I recently had a woman approach me in a Kroger parking lot and demand to see my ID to prove that the handicap placard on my car was mine, lest she call the police.
All she saw, I’m sure, was a young and seemingly healthy college girl getting out of a car parked in a handicap spot. She came over with a holier-than-thou attitude and, once I brandished my license, walked away afterward looking ashamed and, hopefully, less likely to start future witch hunts.
The humiliation of the situation and the indignation I felt by having to justify my rights to random passerby stung. What stung worse was that I knew this was not the first time — nor the last — that such confrontations would take place for myself and other disabled persons.
Out of 23,029 parking citations issued by UGA Parking Services during 2014-2015, 105 were issued to drivers parking in a handicap spot, either without a permit or with a permit that was not registered to them.
It might not seem like a huge deal to have 105 cited incidents out of 23,029, and you may even be among those people who park in handicap spots “only for a minute” or “while you’re loading your car.” But when you also take into account that there are only 522 disability spaces on campus compared to the 18,904 regular spaces, the few minutes that you take up a space for which you are not legally registered to use become a bit more important.
When the numbers are taken into account, I understand that — in her own way — the woman in the Kroger parking lot was attempting to right a wrong. That’s not to say, however, that you should patrol parking lots and judge anyone parking in a handicap spot who doesn’t obviously appear disabled. This has become an unfortunate, increasingly popular method of distributing social justice.
I was diagnosed with a chronic joint disease in high school that has progressively worsened over the years, causing a major health issue for my right leg. I’ve had a series of invasive, painful medical procedures, but the exterior signs of my trauma are reduced to a series of scars on my ankle. When I’m wearing long pants, it’s impossible to distinguish me from anyone else — which is why I get horrible looks, and even overt hostility, from onlookers when I use my handicap placard.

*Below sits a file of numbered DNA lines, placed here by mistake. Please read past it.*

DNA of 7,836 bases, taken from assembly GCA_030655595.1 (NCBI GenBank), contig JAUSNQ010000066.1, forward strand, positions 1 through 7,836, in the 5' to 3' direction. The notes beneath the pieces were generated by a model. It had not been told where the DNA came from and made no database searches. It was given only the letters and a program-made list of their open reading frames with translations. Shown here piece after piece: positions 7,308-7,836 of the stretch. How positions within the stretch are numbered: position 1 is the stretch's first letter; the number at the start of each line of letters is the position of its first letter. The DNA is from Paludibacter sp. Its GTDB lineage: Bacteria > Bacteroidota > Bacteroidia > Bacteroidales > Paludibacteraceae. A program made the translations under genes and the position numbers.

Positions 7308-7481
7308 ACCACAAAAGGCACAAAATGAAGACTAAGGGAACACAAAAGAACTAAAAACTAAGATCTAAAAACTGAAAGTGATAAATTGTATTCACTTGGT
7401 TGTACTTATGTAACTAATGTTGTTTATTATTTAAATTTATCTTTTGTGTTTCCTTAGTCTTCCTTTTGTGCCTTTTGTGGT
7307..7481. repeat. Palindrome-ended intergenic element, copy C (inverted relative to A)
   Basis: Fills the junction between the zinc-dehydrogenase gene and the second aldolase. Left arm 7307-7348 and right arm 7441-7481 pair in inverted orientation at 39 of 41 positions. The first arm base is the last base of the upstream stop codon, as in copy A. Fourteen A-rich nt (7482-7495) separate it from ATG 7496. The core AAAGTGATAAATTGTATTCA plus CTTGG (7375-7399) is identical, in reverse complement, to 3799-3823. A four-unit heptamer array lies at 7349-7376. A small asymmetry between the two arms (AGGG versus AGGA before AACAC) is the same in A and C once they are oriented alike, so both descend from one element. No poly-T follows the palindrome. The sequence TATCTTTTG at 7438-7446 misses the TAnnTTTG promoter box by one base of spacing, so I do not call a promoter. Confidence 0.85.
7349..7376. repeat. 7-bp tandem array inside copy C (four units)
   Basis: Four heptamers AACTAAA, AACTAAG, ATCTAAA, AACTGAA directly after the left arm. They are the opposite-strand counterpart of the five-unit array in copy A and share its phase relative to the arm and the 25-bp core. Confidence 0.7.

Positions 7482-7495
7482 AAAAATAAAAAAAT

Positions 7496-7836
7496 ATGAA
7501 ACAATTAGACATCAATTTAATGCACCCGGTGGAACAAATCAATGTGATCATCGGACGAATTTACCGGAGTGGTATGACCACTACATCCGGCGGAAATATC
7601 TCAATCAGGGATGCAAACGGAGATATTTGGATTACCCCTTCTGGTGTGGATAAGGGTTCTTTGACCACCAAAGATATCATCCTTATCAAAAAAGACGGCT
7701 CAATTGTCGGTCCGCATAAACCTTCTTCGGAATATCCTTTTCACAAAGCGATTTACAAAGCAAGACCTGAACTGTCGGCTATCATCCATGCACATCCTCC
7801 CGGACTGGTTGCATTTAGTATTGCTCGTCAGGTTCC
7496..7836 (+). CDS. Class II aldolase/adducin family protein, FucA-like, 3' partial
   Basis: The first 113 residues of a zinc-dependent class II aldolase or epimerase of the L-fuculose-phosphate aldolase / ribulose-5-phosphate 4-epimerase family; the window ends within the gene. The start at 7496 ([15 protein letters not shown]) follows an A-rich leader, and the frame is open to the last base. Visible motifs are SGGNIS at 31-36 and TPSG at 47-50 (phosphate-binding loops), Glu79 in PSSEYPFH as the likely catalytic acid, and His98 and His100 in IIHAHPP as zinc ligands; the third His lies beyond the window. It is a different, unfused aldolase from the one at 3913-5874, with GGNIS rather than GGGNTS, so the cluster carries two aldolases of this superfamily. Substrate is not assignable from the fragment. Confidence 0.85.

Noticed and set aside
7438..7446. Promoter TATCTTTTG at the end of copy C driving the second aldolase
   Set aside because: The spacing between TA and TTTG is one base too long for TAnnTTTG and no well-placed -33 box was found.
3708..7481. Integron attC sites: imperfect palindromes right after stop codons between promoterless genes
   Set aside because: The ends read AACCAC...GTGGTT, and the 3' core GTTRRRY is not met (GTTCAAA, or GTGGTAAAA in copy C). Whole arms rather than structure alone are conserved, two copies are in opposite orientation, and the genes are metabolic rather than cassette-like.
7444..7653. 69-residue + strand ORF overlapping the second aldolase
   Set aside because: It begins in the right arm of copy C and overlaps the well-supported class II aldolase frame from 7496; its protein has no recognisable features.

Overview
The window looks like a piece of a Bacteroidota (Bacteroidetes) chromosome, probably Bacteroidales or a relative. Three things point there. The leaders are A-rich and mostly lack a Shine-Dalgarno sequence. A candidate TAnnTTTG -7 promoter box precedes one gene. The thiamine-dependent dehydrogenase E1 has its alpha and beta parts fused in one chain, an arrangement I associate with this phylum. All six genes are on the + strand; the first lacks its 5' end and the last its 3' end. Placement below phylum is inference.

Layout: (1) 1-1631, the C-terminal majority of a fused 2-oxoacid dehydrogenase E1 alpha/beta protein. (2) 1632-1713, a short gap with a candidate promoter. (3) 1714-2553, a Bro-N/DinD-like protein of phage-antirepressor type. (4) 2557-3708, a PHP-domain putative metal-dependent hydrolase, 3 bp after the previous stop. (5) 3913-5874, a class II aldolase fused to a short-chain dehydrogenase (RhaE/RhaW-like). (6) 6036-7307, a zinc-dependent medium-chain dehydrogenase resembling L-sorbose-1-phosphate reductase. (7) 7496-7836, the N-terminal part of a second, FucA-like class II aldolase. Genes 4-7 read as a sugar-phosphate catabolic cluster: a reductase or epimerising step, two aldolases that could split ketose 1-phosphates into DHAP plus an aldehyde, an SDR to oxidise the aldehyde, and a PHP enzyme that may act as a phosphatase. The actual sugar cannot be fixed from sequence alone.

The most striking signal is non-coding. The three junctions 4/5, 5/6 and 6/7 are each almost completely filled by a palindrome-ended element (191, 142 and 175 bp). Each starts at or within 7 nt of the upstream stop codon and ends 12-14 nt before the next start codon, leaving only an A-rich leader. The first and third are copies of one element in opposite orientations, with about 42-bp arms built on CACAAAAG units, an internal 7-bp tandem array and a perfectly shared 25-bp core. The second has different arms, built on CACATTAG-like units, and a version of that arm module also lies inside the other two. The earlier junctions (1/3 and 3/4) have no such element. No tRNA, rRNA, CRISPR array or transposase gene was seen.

The battle between disabled and non-disabled people is one that is not highly publicized. But the manner in which general society perceives disabled people, specifically people who show no visual signs of their disability, is an ongoing issue that needs addressing.
No one frowns upon a person in a handicap spot if they can immediately see their need for it. But when I decide on my bad days to use my placard, I get angry glares unless I limp and give them a visual indicator that I’m “disabled enough” to use the space.
It is no one’s place to decide whether a person is handicapped enough to use a space except for those who issue the placards, the individual’s prescribing doctor and the Department of Driver Services.
But perhaps it is up to you to police yourself. Don’t be lazy and take advantage of a “good spot,” but also don’t hand down judgment on a situation that is not yours to correct and one you may not fully understand.
—Katie Cline is a junior from Columbus majoring in magazine journalism
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